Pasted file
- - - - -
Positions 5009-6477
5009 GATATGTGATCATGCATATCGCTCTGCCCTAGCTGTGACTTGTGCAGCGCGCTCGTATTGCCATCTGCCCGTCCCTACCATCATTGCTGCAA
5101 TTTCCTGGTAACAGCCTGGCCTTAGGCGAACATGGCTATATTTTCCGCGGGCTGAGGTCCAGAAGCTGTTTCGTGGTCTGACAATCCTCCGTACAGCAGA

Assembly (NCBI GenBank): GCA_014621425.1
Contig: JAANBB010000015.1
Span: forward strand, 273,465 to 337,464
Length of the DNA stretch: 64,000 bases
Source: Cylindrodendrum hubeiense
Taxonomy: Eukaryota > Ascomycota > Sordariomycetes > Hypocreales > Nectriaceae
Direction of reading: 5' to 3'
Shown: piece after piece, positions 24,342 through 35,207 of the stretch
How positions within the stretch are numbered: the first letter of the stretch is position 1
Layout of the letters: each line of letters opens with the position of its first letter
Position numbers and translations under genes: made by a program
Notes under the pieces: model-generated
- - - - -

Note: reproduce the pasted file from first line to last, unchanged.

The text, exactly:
Positions 5009-6477
5009 GATATGTGATCATGCATATCGCTCTGCCCTAGCTGTGACTTGTGCAGCGCGCTCGTATTGCCATCTGCCCGTCCCTACCATCATTGCTGCAA
5101 TTTCCTGGTAACAGCCTGGCCTTAGGCGAACATGGCTATATTTTCCGCGGGCTGAGGTCCAGAAGCTGTTTCGTGGTCTGACAATCCTCCGTACAGCAGA

Assembly (NCBI GenBank): GCA_014621425.1
Contig: JAANBB010000015.1
Span: forward strand, 273,465 to 337,464
Length of the DNA stretch: 64,000 bases
Source: Cylindrodendrum hubeiense
Taxonomy: Eukaryota > Ascomycota > Sordariomycetes > Hypocreales > Nectriaceae
Direction of reading: 5' to 3'
Shown: piece after piece, positions 24,342 through 35,207 of the stretch
How positions within the stretch are numbered: the first letter of the stretch is position 1
Layout of the letters: each line of letters opens with the position of its first letter
Position numbers and translations under genes: made by a program
Notes under the pieces: model-generated